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2020 Heat Watch Campaigns Progressing, Innovating
Thea Kindschuh

2020 Heat Watch Campaigns Progressing, Innovating

As our thirteen Heat Watch campaign cities progress through the campaign planning steps (color corresponds with flowchart phase), local organizers are creatively adapting the Heat Watch process. We've compiled highlights from some campaigns below. 

El Paso, TX & Las Cruces, NM

These two cities teamed up to conduct their heat mapping assessments on the same day. The Las Cruces team recruited university students through their partnership with New Mexico State University, while El Paso organizers reached their many volunteers through the nearby University of Texas El Paso campus. 

Houston, TX

With an especially large mapping area (over 300 square miles!), the Houston/Harris County team created its own website to recruit volunteers. Available in both Spanish and English, this user-friendly website promotes the purpose of the heat mapping campaign, the partners involved, media stories and provides the many relevant documents to volunteers.

Miami, FL

Thunderstorms and rains aused the Miami campaign to shift dates and adapt. The National Weather Service Miami/ South Florida generously provided campaign conditions for each mapping hour of potential campaign days, and coordinators at the City of Miami and non-profit partner Catalyst Miami communicated updates with volunteers using the free messaging platform, WhatsApp.

Austin, TX

To enhance the design of campaign routes, the Austin team is using a data-driven approach and gathering priority areas and points of interest into an interactive web-map. Data layers include the locations of mobile home parks, affordable housing units, cooling centers, transit stops and parks, as well as information on social vulnerability, heat risk, and life expectancy.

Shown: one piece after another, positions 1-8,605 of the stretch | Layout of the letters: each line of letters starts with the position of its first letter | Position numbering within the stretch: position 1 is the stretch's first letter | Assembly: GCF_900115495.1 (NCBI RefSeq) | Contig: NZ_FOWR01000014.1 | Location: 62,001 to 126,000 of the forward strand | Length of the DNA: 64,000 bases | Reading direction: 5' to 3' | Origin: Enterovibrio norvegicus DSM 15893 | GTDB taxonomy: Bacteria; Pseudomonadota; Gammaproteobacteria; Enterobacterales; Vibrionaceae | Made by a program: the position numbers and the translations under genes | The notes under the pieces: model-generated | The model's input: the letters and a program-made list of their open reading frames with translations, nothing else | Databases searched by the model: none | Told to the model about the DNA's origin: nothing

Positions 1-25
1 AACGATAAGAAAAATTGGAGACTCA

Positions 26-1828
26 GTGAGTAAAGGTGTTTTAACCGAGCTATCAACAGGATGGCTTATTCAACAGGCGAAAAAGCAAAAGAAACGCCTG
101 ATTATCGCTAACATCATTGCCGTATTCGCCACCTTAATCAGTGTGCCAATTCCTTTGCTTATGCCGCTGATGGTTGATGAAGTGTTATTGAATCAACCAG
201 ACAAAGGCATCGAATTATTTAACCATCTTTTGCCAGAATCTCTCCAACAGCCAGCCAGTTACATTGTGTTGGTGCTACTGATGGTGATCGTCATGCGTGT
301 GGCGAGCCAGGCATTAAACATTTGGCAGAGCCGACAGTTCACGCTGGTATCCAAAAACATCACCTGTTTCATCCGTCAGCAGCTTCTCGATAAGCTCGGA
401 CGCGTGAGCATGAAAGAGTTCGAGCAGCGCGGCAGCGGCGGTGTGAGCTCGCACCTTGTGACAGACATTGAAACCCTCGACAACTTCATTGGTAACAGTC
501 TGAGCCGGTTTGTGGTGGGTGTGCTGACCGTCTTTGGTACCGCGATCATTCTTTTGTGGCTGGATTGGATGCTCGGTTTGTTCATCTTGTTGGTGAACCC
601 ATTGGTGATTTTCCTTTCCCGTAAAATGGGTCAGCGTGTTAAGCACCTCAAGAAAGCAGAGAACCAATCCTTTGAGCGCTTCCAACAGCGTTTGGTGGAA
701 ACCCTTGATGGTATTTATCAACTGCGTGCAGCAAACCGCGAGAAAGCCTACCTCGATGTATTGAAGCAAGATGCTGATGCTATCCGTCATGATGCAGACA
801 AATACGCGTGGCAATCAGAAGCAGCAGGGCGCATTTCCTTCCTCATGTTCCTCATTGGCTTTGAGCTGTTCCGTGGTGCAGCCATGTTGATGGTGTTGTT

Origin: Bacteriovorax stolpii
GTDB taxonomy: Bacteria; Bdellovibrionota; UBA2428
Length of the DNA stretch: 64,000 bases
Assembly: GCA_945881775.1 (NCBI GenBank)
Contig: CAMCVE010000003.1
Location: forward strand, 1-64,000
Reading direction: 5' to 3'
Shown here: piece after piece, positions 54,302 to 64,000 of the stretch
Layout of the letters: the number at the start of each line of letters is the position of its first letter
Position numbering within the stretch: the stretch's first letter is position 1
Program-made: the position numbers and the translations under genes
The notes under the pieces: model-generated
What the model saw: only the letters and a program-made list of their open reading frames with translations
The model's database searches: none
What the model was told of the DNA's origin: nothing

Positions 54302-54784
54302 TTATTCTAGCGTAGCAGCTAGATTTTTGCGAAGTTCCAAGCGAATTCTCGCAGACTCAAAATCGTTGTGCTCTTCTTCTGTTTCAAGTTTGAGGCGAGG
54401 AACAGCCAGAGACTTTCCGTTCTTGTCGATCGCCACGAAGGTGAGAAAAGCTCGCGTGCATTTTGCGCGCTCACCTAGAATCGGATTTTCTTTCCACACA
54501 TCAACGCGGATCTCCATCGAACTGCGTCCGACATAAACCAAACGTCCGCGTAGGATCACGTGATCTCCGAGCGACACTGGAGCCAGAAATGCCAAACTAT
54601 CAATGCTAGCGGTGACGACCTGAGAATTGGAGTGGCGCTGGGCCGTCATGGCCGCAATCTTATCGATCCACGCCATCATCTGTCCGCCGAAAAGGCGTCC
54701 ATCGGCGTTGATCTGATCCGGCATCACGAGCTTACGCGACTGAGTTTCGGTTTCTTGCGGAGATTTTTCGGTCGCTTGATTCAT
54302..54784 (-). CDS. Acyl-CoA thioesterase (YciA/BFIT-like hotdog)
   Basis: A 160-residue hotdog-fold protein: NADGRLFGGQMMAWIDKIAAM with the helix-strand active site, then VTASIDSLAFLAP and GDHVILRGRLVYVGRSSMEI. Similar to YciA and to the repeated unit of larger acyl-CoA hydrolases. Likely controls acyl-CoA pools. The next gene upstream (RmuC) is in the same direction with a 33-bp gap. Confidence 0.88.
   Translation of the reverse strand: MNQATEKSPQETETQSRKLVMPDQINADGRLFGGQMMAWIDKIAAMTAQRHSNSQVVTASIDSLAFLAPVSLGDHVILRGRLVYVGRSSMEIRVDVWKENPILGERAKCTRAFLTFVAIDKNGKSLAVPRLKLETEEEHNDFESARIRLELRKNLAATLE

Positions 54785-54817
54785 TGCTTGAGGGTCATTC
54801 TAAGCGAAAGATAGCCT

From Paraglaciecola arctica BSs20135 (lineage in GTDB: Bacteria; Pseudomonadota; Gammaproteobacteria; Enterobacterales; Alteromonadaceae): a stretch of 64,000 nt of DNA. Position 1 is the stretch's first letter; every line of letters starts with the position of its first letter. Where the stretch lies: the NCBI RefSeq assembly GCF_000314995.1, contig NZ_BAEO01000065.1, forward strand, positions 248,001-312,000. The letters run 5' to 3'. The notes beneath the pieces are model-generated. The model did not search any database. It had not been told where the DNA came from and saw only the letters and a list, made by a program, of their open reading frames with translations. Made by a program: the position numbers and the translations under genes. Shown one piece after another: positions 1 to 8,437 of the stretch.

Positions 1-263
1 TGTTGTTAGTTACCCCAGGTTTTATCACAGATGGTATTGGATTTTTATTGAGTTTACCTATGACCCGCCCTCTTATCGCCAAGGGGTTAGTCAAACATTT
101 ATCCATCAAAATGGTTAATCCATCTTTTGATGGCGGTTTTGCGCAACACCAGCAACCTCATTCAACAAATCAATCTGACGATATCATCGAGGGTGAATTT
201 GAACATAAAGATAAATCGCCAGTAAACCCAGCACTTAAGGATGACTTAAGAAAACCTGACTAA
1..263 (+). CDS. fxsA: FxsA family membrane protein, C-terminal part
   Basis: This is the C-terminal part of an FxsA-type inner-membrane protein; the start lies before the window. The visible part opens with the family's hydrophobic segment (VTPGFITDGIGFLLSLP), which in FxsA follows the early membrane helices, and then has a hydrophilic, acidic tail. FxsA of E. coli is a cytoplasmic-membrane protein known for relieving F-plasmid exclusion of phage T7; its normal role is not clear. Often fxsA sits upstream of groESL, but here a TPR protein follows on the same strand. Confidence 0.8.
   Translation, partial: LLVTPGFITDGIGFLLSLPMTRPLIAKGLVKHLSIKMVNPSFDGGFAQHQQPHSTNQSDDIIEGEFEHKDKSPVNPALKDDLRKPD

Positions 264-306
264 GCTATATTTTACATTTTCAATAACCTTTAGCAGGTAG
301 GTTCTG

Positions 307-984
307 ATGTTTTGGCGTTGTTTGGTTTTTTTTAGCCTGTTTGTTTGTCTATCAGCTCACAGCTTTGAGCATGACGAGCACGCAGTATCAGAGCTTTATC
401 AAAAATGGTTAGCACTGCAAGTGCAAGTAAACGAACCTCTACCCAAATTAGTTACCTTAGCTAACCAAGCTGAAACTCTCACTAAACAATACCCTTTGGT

Cincinnati, OH

A handful of participants in Cincinnati will traverse their campaign routes from behind the wheel of several electric vehicles, as part of a coordinated effort with EV Cincy and the Cincinnati EV Car Club. These initiatives aim to promote education and use of electric vehicles and will help to create a low carbon footprint for Cincinnati’s campaign.


Houston Campaign In the News 10 August 2020

Houston Campaign In the News

Our largest campaign this summer, Harris County is seeing impressive media attention.

GHHIN hosts webinar on Dialogues on Heat in the City and in the Workplace 29 July 2020

GHHIN hosts webinar on Dialogues on Heat in the City and in the Workplace

On July 28th and 29th, the Global Heat Health Information Network (GHHIN) hosted discussions on the urgent challenges of extreme heat in urban areas and in occupational settings. The discussions were moderated by Thomson Reuters reporters, and featured experts from government, academia, and industry.

2020 Heat Watch Campaigns Progressing, Innovating 24 July 2020

2020 Heat Watch Campaigns Progressing, Innovating

Throughout the summer, innovations from each of the 2020 Heat Watch cohort cities will be highlighted via NIHHIS and the Heat Beat Newsletter and shared for learning between campaign teams.

NOAA supports virtual symposium: Climatological, Meteorological and Environmental factors in the COVID-19 pandemic 22 July 2020

NOAA supports virtual symposium: Climatological, Meteorological and Environmental factors in the COVID-19 pandemic

The symposium will help determine how NOAA's climate, weather and environmental information can be usefully applied to and better serve the health community in predicting and managing the COVID-19 pandemic.



«November 2020»



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About Us

The NIHHIS is an integrated system that builds understanding of the problem of extreme heat, defines demand for climate services that enhance societal resilience, develops science-based products and services from a sustained climate science research program, and improves capacity, communication, and societal understanding of the problem in order to reduce morbidity and mortality due to extreme heat. The NIHHIS is a jointly developed system by the Centers for Disease Control and Prevention (CDC) and the National Oceanic and Atmospheric Administration.

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